Prime Minister Jacinda Ardern announced today (Jan 19) that she is stepping down as New Zealand's leader and will not contest general elections scheduled for October.
PM Ardern's surprise exit comes amid her plummeting personal popularity, forecast of a deep economic recession marked by the highest inflation in three decades, a cost of living crisis, unaffordable housing, rising crime graph, massive discontent over draconian Covid measures and the latest rounds of polls showing that the ruling party Labour Party is set to lose the coming election to a resurgent opposition formation led by National Party.
The last polls of 2022 had Labour at about 33%, compared with the centre-right National party's 38-39%.
'I am not leaving because it was hard. Had that been the case I probably would have departed two months into the job. I am leaving because with such a privileged role, comes responsibility, the responsibility to know when you are the right person to lead, and also, when you are not. I know what this job takes, and I know that I no longer have enough in the tank to do it justice. It is that simple," PM Ardern said.
A relatively junior figure in the party, Ardern found herself catapulted to the leadership of the Labour Party in 2017. At 37, she was the youngest prime minister of the country. Her elevation created a groundswell of enthusiasm in the country used mainly to seasoned veterans at the helm.
Her soaring popularity, dubbed "Jacindamania", helped her win re-election two years ago in a landslide of historic proportions,
Ardern was touted as an exemplar for her initial handling of the coronavirus pandemic in New Zealand. The country managed for months to stop the virus at its borders. But Ardern faced trenchant criticism at home that the strategy was too strict.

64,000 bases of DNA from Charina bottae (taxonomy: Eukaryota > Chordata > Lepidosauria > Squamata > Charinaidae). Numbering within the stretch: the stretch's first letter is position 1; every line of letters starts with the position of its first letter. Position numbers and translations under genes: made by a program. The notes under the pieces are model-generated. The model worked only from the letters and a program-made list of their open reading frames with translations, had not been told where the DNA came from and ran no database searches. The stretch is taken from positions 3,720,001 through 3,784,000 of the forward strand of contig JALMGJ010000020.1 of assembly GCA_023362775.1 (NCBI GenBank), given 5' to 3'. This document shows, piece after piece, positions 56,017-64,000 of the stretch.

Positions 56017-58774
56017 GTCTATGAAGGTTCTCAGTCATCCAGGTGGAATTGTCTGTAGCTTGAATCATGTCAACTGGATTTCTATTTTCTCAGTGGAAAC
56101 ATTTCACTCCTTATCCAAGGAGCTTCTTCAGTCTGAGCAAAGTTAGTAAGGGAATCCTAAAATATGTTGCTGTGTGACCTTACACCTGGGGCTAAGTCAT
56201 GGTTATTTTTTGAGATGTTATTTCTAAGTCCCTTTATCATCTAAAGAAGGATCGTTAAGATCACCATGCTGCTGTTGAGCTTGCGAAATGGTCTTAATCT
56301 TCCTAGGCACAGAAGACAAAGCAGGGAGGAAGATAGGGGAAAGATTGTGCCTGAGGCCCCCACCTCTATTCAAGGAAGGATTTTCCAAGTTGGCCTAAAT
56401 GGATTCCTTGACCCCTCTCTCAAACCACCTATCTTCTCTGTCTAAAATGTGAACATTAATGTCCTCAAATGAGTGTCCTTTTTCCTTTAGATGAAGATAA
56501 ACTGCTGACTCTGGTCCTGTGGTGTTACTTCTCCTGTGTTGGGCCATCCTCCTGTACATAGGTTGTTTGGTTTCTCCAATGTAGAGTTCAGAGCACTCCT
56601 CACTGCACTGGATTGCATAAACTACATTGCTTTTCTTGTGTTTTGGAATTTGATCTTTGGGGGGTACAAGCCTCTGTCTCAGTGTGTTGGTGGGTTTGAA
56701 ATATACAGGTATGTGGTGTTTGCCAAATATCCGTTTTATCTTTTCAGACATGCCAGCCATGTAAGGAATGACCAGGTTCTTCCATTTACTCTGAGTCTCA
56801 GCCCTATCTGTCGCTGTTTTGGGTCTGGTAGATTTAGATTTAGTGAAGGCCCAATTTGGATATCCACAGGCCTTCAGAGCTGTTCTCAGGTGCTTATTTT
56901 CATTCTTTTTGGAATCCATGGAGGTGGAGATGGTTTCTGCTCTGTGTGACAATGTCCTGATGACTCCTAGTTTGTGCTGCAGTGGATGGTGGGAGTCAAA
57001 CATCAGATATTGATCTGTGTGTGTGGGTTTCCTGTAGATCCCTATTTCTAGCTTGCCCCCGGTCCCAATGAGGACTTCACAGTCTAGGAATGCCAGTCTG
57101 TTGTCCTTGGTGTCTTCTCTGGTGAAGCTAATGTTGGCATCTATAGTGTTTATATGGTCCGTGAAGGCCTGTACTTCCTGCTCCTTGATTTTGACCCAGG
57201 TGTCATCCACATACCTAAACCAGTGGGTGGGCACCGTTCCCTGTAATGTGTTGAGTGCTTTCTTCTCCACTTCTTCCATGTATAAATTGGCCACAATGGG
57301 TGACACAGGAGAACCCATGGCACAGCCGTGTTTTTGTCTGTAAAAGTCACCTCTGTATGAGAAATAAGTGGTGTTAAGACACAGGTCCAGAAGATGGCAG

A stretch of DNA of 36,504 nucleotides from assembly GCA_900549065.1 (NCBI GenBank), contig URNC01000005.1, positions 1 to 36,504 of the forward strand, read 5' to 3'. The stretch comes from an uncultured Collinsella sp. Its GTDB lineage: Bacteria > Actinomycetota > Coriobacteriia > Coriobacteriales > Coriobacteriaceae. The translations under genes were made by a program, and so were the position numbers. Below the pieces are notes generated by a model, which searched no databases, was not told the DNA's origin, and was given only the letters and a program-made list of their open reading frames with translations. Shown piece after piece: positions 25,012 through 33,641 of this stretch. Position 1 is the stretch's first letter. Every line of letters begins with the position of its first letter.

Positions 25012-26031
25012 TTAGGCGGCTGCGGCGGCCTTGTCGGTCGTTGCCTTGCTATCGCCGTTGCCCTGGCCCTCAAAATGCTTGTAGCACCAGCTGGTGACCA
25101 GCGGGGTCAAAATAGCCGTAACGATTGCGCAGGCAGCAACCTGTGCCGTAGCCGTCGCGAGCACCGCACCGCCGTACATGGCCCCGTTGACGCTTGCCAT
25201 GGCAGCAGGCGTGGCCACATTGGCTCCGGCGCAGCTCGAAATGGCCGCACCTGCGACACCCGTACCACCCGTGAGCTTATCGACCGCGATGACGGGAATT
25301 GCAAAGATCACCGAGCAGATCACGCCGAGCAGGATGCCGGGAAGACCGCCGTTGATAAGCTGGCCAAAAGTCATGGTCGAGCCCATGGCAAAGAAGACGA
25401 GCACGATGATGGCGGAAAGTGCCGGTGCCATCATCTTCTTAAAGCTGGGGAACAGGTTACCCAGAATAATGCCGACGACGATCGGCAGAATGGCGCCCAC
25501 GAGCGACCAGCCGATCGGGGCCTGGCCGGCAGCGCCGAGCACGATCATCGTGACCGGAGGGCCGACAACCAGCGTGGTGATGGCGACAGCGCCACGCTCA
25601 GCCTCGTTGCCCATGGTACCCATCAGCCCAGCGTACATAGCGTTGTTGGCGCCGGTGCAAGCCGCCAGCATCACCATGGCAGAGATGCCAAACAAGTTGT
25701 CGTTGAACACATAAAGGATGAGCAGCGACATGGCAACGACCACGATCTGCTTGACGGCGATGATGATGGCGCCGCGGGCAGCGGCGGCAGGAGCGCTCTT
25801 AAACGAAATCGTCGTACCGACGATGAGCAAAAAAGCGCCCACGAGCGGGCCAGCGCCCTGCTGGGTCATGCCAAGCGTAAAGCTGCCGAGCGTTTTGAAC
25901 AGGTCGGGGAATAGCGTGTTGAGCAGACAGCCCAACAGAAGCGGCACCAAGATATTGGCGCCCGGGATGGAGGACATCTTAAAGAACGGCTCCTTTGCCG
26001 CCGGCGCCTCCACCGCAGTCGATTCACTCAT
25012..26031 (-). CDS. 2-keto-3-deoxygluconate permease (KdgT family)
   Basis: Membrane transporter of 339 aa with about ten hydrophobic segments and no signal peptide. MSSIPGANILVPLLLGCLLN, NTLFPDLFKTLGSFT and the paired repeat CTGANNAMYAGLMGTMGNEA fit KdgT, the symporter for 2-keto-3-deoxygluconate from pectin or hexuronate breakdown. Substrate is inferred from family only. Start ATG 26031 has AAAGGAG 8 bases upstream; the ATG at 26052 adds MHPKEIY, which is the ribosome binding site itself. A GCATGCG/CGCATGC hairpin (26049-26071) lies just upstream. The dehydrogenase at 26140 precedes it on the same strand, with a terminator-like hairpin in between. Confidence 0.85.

Arderen however, abandoned the zero-tolerance strategy when challenged by new variants and vaccines became available. Once the draconian measures were lifted, Ardern's government stumbled on issues like the availability of rapid antigen testing, workforce shortages, and poor rate of vaccine coverage
Ardern, in December, announced a Royal Commission of Inquiry would look into whether the government made the right decisions in battling COVID-19 and how it can better prepare for future pandemics. Its report is due next year.
The biggest reason for Ardern's dwindling popularity is likely to be her poor stewardship of the country's economy. In a bid to combat an inflation rate of 7.2%, New Zealand's central bank has unveiled its plans to enter a phase of "shallow recession" in 2023. The Central Bank has hiked rate, driving up homeowners' mortgage payments. Petrol prices started surging mid-year, and the cost of food essentials is up 10.7% annually.
Deputy Prime Minister Grant Robertson said he wouldn't be contesting the party's leadership, throwing open the competition to become New Zealand's next prime minister to other members of the Labour Party.
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(With inputs from PTI)
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